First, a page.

Sunday, April 15, 2012

The Multicultural Jew: Challah: Reshaping Our Image of the Quintessential...

The Multicultural Jew: Challah: Reshaping Our Image of the Quintessential...: Challah is a mainstay in the celebration of Jewish traditions. The salty-sweet twist of bread makes its appearance at almost every majo...

Challah: Reshaping Our Image of the Quintessential Jewish Bread

Shabbos beauty - Roland

Challah is a mainstay in the celebration of Jewish traditions. The salty-sweet twist of bread makes its appearance at almost every major festivity on the Jewish calendar. Its braided symmetry is meant to be emblematic of the goodness we seek in life. It symbolizes the joy and peace of Shabbat, the continuity of a new year at Rosh Hashanah, and the sweetness that we seek in our life throughout the world. Its braided form holds immense religious symbolism in our observance as Jews and would seem to be an irreplaceable part of every Shabbat meal.

So it is hard to imagine someone turning down a piece of this favourite confection when offered. Harder still to believe, is the fact that there have been millions of Jews throughout history for whom this hand-made delicacy would be nothing short of perilous to eat.

But in fact, a significant number of Jews must abstain from eating challah – or matzo, or hamantaschen for that matter – as the result of a strange and quirky autoimmune disease that wreaks havoc on the body when wheat is ingested.

The affliction is called celiac disease, and its symptoms really don’t have anything to do with wheat per se, but with a protein that is present in wheat, rye, barley and spelt. Ingestion of gluten by someone with celiac disease triggers an autoimmune reaction that can ultimately herald the diagnosis of other diseases, like malnutrition, osteoporosis, and cancer.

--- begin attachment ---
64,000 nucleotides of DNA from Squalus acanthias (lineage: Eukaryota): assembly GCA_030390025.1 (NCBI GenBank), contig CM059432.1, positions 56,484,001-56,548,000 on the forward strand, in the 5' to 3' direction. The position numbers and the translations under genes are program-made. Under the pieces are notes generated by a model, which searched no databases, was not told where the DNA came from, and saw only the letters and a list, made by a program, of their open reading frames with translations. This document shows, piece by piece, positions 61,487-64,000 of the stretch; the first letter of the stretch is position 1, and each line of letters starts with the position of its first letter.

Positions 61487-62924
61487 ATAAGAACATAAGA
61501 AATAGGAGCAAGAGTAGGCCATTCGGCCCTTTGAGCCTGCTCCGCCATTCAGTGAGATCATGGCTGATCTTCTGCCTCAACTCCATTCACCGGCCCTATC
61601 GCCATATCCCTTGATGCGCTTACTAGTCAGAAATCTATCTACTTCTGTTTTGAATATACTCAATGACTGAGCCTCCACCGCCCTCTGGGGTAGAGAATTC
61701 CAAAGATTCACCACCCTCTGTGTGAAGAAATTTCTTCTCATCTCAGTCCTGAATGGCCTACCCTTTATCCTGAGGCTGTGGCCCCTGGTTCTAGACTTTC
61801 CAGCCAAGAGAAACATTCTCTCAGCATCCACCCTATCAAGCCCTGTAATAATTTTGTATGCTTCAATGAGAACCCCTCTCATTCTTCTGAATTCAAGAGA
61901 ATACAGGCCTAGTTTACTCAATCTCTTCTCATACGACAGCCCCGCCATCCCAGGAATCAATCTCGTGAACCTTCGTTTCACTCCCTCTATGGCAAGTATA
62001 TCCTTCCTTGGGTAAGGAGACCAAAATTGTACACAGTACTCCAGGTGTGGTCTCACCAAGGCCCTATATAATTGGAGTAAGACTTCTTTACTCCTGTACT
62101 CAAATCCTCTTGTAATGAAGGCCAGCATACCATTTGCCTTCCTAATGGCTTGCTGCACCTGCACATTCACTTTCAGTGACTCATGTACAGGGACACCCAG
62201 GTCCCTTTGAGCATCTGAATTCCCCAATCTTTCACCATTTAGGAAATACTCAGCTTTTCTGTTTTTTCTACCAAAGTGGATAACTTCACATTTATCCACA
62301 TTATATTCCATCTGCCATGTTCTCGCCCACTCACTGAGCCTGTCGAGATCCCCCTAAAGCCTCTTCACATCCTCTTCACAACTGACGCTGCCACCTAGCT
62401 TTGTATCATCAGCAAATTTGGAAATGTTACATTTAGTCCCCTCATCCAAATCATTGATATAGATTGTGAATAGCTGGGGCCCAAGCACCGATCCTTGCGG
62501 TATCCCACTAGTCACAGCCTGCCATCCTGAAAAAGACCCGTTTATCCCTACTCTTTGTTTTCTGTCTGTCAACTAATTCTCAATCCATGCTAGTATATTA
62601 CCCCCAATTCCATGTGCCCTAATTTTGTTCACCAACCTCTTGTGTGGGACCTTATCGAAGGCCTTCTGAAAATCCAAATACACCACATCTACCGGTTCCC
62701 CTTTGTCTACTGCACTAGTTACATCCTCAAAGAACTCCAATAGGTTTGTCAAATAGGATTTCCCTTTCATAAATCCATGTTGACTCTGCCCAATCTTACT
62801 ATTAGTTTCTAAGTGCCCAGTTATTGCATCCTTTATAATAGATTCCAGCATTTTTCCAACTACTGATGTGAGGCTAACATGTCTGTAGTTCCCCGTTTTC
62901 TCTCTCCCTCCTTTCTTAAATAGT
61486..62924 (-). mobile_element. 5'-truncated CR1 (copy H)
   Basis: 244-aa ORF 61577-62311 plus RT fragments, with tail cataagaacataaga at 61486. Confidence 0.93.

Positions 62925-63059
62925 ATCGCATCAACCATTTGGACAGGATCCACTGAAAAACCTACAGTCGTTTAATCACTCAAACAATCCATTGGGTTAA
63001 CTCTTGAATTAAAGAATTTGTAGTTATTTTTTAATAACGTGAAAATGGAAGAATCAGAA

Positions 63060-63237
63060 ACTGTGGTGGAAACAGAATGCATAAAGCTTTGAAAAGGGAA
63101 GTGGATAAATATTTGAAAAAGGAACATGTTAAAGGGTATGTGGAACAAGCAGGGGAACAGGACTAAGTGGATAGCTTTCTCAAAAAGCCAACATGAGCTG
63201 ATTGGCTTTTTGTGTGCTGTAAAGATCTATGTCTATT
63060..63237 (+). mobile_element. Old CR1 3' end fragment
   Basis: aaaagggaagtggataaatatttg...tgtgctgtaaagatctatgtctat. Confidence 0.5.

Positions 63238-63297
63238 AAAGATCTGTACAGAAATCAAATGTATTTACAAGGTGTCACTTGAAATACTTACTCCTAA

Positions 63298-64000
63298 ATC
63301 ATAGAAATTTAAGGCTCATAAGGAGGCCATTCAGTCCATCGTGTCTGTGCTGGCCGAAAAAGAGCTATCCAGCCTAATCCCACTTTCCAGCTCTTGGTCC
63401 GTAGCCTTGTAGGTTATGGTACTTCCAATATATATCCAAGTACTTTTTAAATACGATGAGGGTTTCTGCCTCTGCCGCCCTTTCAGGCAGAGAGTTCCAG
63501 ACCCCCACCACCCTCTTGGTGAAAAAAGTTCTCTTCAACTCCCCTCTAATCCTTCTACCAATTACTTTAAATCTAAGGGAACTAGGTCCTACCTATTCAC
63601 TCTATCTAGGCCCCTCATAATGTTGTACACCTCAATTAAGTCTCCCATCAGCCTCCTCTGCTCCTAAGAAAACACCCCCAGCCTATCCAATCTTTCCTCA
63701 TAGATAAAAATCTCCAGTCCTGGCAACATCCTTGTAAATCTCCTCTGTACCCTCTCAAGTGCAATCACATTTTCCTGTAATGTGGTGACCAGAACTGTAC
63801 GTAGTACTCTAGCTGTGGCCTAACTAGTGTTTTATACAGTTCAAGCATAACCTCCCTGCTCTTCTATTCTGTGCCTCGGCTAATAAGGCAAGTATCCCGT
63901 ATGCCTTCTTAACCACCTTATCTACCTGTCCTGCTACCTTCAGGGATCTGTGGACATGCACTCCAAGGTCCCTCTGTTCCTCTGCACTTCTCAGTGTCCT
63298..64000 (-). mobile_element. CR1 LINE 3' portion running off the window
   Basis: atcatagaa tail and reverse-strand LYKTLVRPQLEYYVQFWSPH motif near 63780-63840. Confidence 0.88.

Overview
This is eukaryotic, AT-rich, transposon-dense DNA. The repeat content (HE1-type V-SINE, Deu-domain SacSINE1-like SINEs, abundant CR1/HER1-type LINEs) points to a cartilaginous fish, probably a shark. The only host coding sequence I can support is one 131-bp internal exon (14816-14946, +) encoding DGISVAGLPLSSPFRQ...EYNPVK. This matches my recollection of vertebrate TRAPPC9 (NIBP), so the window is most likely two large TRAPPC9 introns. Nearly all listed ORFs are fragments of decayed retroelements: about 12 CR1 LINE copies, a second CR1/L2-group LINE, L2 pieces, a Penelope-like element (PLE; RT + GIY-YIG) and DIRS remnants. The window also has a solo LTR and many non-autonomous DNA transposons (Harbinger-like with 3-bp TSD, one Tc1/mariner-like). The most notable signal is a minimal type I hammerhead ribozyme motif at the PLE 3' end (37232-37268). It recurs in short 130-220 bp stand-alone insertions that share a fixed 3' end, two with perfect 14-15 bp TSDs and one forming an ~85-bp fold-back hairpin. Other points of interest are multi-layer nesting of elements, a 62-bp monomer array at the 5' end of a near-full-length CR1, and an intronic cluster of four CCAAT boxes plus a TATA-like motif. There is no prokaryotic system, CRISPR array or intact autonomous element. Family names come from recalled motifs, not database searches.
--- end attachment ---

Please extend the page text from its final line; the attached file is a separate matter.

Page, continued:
Wheat - Dag Endresen
It isn’t enough that these grains happen to be four of the five species that are used in hamotzi, baked bread. Modern food processing techniques make the ingestion of oats – the fifth grain used in hamotzi – risky unless the oats have been processed in a certified gluten-free environment.

Gluten-free advocates often talk about the significant cost and difficulties that this disease can present, but few Jewish authors have centered on what to me, seems an even greater danger: the sense of disconnect that can result from not being able to participate in specific traditions, and the sense of alienation that comes from recognizing that something so intrinsic to our faith is out of bounds for those with celiac disease.

Sure, there are gluten-free (GF) challah recipes these days. In fact, hundreds if not thousands live on the Internet. And there is gluten-free Shemurah oat matzo. There are also support groups, and a staggering number of Jewish cooks with their own personal appreciation of the trials of staying GF. This alone suggests that a significant number of the estimated 3 million celiacs in the United States may be Jews. But even in its best and most ornate form, GF challah is just not the same as the buttery-sweet braided tradition that has been passed down through the ages.

Rosh Hashanah roundness - Ryan C Boren